County still waiting on direction from Attorney General’s office regarding Harper
For local court officials and members of the Warren County Board of Supervisors, it is simply a waiting game.
Supervisors are still awaiting direction from the state Attorney General’s office on how to deal with the resignation of County Prosecutor Ken Harper. A request was filed on Oct. 22, but Attorney General Lynn Fitch’s office has not yet responded in the month since and there is hope an answer would come soon after the Thanksgiving holiday.
On Oct. 20, supervisors approved a measure that would withhold payments from Harper as questions were cleared up involving his ability to serve the county as a prosecutor in county and youth courts. Questions stemmed from his mid-September resignation that he then rescinded days later before supervisors next met and could take any action.
In their move to withhold Harper’s pay, supervisors also asked County Attorney Blake Teller to seek an Attorney General’s opinion to help clear up Harper’s status.
Not only is the county seeking advice on whether a public official can rescind an immediate resignation, but there also remains a question of whether Harper should have tendered his resignation to the Board of Supervisors at all.
In their request, the county is seeking information on four separate issues related to Harper’s actions:
“In the event an elected County public official submits a written request to the Board of Supervisors asking the Board to accept his or her resignation, effective the same date as the letter, which effective date is before the next date on which the board meets; then submits a written withdrawal of the request to accept resignation a few days later but prior to the next meeting date of the Board during which the Board would presumably have taken up the proposed written resignation, (1) what is the status of the elected county public official?; (2) Is the office of such duly elected official deemed vacant, or can such duly elected official withdraw the request for acceptance of resignation even though the effective date of resignation was proposed to be the same date as the letter — being at a time before the board could possibly meet to take up the matter for consideration; (3) If the board desires, may the board opt to accept the withdrawal of resignation; and (4) Does it matter whether the written request of an elected county public official seeking acceptance of resignation is submitted to the Board of Supervisors and not the Governor?”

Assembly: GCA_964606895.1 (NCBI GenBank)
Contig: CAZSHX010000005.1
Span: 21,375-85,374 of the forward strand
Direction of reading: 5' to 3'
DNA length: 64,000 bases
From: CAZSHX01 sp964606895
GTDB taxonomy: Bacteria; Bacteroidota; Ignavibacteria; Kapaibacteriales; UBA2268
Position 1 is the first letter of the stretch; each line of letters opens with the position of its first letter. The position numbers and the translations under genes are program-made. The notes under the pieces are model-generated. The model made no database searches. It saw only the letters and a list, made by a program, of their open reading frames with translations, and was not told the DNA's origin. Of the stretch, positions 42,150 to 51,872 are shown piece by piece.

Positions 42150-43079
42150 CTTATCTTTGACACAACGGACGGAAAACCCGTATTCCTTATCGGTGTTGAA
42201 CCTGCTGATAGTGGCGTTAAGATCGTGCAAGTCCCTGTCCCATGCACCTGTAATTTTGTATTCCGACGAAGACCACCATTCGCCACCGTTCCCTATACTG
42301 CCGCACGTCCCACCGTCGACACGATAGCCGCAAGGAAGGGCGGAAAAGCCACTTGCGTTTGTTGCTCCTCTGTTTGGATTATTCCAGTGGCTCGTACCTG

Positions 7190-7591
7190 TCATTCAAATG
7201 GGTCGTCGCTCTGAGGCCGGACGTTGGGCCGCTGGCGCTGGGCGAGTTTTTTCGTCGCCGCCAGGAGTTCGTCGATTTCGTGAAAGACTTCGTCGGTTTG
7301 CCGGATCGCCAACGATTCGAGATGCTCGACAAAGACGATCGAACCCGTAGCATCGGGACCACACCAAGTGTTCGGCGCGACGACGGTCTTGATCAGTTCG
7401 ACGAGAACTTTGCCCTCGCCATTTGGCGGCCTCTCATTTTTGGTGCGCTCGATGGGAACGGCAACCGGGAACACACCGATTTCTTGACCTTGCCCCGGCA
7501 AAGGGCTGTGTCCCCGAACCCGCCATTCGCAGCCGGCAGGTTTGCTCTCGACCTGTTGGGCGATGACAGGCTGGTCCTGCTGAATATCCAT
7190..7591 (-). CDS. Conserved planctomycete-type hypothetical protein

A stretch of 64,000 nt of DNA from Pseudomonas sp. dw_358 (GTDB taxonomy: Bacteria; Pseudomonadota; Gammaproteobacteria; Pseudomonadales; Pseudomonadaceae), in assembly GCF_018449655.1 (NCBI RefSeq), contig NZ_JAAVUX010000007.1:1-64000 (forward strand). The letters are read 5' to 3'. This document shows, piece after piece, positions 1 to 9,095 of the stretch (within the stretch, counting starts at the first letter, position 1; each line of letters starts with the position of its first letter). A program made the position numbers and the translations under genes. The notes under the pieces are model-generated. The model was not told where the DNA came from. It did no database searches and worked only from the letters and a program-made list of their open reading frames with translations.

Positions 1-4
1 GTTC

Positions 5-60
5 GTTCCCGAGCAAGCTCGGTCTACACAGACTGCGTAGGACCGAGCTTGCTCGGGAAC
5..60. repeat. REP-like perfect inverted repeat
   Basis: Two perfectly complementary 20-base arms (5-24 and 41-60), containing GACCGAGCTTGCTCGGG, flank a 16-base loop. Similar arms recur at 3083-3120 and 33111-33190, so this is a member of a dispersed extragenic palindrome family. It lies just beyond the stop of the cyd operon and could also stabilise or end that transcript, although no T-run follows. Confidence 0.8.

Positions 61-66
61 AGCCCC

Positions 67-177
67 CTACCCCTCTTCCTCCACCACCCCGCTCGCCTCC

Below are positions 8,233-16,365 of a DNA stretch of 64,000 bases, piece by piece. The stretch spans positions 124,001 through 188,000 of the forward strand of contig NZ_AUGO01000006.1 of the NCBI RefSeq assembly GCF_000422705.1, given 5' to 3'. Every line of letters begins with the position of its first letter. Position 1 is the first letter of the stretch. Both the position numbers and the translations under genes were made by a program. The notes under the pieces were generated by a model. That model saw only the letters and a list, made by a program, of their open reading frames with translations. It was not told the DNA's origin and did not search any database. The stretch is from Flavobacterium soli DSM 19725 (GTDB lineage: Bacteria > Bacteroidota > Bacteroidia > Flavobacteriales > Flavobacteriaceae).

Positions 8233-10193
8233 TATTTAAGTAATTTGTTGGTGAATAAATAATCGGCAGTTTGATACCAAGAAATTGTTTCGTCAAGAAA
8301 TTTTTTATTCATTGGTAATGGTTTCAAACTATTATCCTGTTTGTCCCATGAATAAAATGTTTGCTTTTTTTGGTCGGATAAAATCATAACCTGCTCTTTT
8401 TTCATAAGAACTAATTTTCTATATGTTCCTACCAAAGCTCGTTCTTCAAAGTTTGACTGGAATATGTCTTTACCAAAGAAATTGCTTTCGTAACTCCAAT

The county also asked what action — if any — the county should take:
“Please advise of your opinion regarding what the status of an elected county official would be having presented a written request for acceptance of resignation proposing an effective date that falls before the board could possibly meet, and then withdrawing such request for acceptance of resignation prior to any meeting date. Also, advise whether the board would have the option of accepting the withdrawal of resignation, and whether there is any significance to a scenario where the request for acceptance of resignation was submitted to the board of supervisors and not the Governor.”
After the board took its action on Oct. 20, Harper did serve as county prosecutor in county court for a few more days, but Warren County Judge Marcie Southerland did not allow Harper to handle any youth court cases. On Oct. 23, Southerland, who said she was concerned about Harper’s status, appointed Vicksburg attorney Lane Campbell as Youth Court Prosecutor.
In appointing Campbell, Southerland, who does have statutory authority to appoint a youth court prosecutor, said Harper “is hereby relieved of serving as youth court prosecutor effective immediately.”
In the order, Southerland alluded to Harper’s questionable status as a reason for appointing Campbell.
“This undersigned County Court Judge who also serves as the youth court judge finds that the Warren County Youth Court requires a youth court prosecutor who is available, without interruption, to faithfully discharge the duties and responsibilities of the Youth Court Prosecutor,” the order reads. “This Court finds that in the interest of the administration of justice and in the best interest of children and their families who are served by the Youth Court, it is necessary to appoint a youth court prosecutor to serve in lieu of the county prosecutor.
“Youth court matters are critical. The responsibilities of youth court are ongoing. Youth court never stops. It’s a 24-7 job,” Southerland said in the release. “There has to be a prosecutor available at all times to handle those cases. You can’t wait for a determination of whether Mr. Harper has vacated his position.”
The order also outlines Campbell’s salary as $4,100 per month, with “all benefits provided to county employees.”
Unlike Harper, who served full time in the position, Campbell will serve part-time and can continue his private law practice.
Southerland said Campbell will serve as youth court prosecutor “until further order of this Court.”
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